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Catlover

Sales of Plug-In Hybrids Drop

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Saw this press release recently on Start Rescue site

"Plug-in hybrid vehicle sales plummeted by a third in April, after the government reduced incentives. 

The fall was in contrast to all-electric or hybrid cars, which enjoyed a rise in sales of 12 per cent - to 10,254. But plug-in hybrids fell to 1,922 - a year-on-year drop of 34 per cent.

 Regular hybrids harness the vehicle's engine to recharge the Battery, while plug-in hybrids are charged at charge points or from mains supplies. They can run on electric-only power for short distances.

 The situation was rosier for electric-only cars, which saw sales increase from 929 to 1,517 - although these figures are extremely modest compared to overall car sales.

 Nationwide, car sales saw a year-on-year drop of four per cent, to 161,064. According to the Society of Motor Manufacturers and Traders (SMMT), that's the poorest performance since 2012.

 The fall in sales of plug-in hybrids is widely seen as due to a cut in the incentive for electric or hybrid vehicle purchases - from £4,500 to £3,500. The government also changed the eligibility criteria, effectively excluding many plug-in hybrids.

 Mike Hawes, chief executive of the Society of Motor Manufacturers and Traders, said the fall was “evidence of the consequences of prematurely removing upfront purchase incentives before the market is ready.”

 The government aims to end combustion-engine car sales by 2040, with some groups even calling for the phase-out to be brought forward. However, demand for electric and hybrid cars remains extremely modest given this ambitious target.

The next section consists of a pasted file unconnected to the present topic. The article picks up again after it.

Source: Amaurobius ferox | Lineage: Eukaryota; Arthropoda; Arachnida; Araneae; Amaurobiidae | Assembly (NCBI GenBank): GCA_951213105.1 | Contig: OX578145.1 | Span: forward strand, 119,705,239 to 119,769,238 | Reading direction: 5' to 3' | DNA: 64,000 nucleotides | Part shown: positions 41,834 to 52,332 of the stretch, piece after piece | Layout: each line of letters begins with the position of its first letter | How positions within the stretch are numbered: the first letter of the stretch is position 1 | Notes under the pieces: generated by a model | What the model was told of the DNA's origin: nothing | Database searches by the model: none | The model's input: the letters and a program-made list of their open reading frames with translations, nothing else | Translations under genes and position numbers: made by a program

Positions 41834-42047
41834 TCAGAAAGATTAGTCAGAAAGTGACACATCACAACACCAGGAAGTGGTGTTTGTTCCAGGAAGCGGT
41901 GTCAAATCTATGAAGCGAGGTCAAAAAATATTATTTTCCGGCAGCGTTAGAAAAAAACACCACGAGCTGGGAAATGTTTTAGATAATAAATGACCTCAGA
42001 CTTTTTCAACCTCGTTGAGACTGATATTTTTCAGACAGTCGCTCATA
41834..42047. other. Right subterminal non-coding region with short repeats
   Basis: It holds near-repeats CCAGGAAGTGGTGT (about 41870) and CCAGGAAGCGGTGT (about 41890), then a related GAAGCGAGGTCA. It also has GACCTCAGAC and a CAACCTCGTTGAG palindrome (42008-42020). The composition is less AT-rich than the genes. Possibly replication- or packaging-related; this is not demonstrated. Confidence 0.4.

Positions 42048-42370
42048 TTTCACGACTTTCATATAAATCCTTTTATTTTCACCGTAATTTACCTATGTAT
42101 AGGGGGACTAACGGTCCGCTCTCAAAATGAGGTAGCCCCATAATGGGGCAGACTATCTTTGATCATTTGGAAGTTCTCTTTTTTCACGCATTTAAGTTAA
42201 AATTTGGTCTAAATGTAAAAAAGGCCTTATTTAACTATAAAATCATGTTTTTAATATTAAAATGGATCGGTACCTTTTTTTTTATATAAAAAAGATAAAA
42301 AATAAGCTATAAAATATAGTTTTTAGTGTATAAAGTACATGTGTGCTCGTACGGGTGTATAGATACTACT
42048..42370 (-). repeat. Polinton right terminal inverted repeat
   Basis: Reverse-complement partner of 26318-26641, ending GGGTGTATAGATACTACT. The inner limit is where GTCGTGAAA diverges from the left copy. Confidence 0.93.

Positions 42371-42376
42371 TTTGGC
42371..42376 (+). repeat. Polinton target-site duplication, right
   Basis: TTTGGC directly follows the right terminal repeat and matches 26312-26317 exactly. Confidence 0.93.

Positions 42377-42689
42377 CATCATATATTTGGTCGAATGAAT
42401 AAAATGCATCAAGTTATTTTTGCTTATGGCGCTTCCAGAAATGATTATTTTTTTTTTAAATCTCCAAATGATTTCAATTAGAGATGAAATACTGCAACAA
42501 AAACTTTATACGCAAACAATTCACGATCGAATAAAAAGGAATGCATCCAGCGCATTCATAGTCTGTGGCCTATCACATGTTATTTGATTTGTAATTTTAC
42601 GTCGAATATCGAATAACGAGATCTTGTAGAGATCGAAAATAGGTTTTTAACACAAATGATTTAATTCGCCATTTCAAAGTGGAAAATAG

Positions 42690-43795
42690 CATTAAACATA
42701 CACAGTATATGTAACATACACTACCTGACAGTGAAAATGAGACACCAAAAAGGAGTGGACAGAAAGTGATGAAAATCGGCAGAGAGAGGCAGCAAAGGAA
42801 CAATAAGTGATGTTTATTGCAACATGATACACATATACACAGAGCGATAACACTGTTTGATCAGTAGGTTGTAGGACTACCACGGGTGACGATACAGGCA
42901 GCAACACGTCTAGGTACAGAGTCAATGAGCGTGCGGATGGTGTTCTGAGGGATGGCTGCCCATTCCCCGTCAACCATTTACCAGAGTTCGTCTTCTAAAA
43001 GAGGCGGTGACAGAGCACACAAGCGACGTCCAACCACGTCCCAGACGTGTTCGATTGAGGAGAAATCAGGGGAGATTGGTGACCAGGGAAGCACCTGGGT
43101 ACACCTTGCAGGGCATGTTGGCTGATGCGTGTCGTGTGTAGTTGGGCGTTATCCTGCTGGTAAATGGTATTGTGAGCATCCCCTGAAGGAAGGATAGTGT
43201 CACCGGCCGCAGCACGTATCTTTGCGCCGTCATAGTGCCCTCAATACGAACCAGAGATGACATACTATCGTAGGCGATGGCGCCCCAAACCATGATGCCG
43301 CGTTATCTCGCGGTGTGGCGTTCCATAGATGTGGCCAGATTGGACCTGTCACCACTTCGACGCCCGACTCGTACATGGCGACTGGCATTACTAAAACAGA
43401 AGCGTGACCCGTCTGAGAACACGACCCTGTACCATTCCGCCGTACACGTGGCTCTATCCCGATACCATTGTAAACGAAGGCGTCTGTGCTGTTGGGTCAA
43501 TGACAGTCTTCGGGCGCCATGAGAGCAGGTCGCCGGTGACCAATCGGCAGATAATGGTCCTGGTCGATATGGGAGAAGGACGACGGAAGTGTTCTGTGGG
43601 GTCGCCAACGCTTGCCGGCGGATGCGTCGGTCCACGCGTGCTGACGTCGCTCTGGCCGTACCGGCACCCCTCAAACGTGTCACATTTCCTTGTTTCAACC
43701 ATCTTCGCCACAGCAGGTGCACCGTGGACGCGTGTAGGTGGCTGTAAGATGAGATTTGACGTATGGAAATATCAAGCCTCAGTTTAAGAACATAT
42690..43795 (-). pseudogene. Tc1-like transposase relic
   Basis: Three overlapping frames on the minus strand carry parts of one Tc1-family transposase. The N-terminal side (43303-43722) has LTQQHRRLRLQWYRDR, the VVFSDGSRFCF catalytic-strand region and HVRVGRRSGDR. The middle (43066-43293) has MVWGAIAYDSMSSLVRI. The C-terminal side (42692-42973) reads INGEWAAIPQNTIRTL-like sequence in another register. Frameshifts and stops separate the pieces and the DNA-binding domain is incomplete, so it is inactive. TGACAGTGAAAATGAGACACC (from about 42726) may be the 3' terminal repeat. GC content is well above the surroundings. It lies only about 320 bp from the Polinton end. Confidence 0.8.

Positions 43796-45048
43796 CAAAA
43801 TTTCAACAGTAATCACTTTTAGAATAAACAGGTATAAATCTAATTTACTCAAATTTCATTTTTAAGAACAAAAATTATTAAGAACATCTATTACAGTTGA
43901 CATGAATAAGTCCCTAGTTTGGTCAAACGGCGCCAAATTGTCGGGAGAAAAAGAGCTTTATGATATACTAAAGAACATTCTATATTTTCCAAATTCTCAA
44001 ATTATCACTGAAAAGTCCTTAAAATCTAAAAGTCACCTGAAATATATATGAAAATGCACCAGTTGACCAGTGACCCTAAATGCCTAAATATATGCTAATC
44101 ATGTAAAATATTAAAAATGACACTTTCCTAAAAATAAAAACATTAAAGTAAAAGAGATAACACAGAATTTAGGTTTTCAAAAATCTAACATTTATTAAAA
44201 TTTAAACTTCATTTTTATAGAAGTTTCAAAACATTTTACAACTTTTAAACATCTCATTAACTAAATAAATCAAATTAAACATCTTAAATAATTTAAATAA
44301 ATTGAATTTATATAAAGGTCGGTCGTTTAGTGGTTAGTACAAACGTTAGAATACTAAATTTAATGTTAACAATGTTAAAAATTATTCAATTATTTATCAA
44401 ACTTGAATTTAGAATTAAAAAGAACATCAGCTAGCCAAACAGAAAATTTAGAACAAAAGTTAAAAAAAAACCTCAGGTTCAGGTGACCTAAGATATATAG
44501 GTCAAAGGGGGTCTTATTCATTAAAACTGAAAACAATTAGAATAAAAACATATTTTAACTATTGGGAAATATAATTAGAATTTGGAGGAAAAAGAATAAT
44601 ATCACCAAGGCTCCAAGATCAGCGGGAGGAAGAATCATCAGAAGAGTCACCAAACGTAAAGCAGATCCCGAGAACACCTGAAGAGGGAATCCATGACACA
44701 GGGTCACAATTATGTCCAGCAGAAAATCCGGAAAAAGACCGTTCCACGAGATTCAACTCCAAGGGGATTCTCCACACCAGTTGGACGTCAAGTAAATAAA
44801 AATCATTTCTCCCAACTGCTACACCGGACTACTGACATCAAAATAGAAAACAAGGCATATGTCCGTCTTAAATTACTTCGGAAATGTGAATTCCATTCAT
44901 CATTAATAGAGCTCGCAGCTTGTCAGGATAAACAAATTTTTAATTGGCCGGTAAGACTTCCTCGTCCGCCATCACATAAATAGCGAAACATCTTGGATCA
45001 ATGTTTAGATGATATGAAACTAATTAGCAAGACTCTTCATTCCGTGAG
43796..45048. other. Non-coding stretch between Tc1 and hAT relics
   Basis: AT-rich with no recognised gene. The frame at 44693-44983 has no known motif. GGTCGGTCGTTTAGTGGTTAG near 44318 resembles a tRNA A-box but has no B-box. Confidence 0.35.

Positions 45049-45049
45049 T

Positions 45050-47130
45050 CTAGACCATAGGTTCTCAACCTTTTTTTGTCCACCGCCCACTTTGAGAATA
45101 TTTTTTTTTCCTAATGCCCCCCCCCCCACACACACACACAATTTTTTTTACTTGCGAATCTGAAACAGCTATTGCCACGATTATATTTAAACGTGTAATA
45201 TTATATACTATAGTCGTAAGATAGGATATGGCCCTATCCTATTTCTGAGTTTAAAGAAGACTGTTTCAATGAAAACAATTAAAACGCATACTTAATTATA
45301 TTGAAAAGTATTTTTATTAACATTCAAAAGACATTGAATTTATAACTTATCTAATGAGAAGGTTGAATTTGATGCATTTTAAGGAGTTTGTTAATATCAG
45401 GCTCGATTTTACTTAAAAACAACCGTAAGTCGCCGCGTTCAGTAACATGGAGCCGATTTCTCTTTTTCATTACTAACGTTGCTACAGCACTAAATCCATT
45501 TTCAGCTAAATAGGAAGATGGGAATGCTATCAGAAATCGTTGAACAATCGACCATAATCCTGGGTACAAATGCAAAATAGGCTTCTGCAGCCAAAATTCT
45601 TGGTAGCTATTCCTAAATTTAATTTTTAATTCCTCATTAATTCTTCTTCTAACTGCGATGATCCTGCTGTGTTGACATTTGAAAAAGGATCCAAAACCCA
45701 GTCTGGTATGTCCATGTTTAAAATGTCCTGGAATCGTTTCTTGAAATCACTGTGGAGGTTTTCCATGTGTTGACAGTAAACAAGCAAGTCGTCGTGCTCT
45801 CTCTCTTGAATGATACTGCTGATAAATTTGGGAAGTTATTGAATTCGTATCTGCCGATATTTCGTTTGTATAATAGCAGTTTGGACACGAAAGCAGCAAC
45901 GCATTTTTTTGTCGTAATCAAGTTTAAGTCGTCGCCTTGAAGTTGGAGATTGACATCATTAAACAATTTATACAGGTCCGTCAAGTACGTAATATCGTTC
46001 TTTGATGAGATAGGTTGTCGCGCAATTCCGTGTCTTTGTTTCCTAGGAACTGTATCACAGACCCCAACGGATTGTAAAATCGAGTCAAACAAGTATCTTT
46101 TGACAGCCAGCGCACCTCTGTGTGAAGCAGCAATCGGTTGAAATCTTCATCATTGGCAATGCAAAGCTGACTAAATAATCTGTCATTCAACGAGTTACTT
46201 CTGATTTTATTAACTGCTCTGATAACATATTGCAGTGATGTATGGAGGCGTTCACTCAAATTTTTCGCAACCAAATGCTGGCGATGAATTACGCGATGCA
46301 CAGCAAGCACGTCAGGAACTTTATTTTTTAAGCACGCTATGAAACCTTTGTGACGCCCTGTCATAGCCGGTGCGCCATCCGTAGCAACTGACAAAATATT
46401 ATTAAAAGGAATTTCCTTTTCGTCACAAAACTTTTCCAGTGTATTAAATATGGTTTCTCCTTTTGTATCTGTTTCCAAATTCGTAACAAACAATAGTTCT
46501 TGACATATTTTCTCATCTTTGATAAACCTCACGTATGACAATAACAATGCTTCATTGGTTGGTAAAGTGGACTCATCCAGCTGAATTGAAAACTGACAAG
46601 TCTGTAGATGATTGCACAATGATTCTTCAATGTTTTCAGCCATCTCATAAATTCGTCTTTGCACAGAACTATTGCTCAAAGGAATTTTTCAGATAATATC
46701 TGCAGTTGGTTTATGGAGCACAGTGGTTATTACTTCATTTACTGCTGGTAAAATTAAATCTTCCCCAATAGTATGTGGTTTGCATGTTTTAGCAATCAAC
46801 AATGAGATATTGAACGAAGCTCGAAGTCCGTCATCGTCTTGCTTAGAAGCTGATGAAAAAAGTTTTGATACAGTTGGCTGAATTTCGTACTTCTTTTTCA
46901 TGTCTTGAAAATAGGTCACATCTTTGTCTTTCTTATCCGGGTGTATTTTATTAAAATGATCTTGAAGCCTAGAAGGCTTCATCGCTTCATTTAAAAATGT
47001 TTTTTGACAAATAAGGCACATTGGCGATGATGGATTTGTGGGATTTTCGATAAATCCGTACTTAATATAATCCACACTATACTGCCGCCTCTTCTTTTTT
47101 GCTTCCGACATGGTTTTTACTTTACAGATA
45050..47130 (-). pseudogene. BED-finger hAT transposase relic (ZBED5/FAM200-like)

Recent changes to the incentive program are viewed as unlikely to increase demand."

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Sad news in a way, but I guess it'll take its time to sort out - especially with the price-premiums (grant or no grant).

I find the plug-in the best of both worlds - gives me enough range on Battery to do most of my trips, whilst offering

a no-worry HV option that is surprisingly economic, certainly beating my previous Prius Gen2 & 3.

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Predictable.

The change in grants was posted as a topic last year. The only incentive available for plug in hybrids is up to £500 including VAT for installation of a home charging point.

Mitsubishi are trying to pressure government to replace the grant, undoubtedly due to the fall in sales of the Outlander PHEV, but cannot see this succeeding.

Details of the current scheme - https://www.gov.uk/plug-in-car-van-grants/what-youll-get

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So the government on one hand wants to eliminate diesel and petrol cars but then takes away the incentives to go electric, or hybrid, or plug-in hybrid. I know it was announced last year, but now seeing figures showing the negative effect on sales of something they should be promoting. Very short sighted.

Seems the only money the government wants to spend at the moment is to get a wonky deal with the EU, eager to part with the £39billion 

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The incentives for electric cars remain - albeit reduced. Then again one has to question whether vehicle manufacturers adopted high prices for electric cars to take advantage of the subsidy.

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Yes - I often wonder how much a Government subsidy adds to the price offered by any manufacturer!

Even with the subsidy in place there's a serious price differential in running cost reduction versus the upfront price, that isn't recouped very quickly.

 

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Yes, now they'll have to sell them at the real price 🤷‍♂️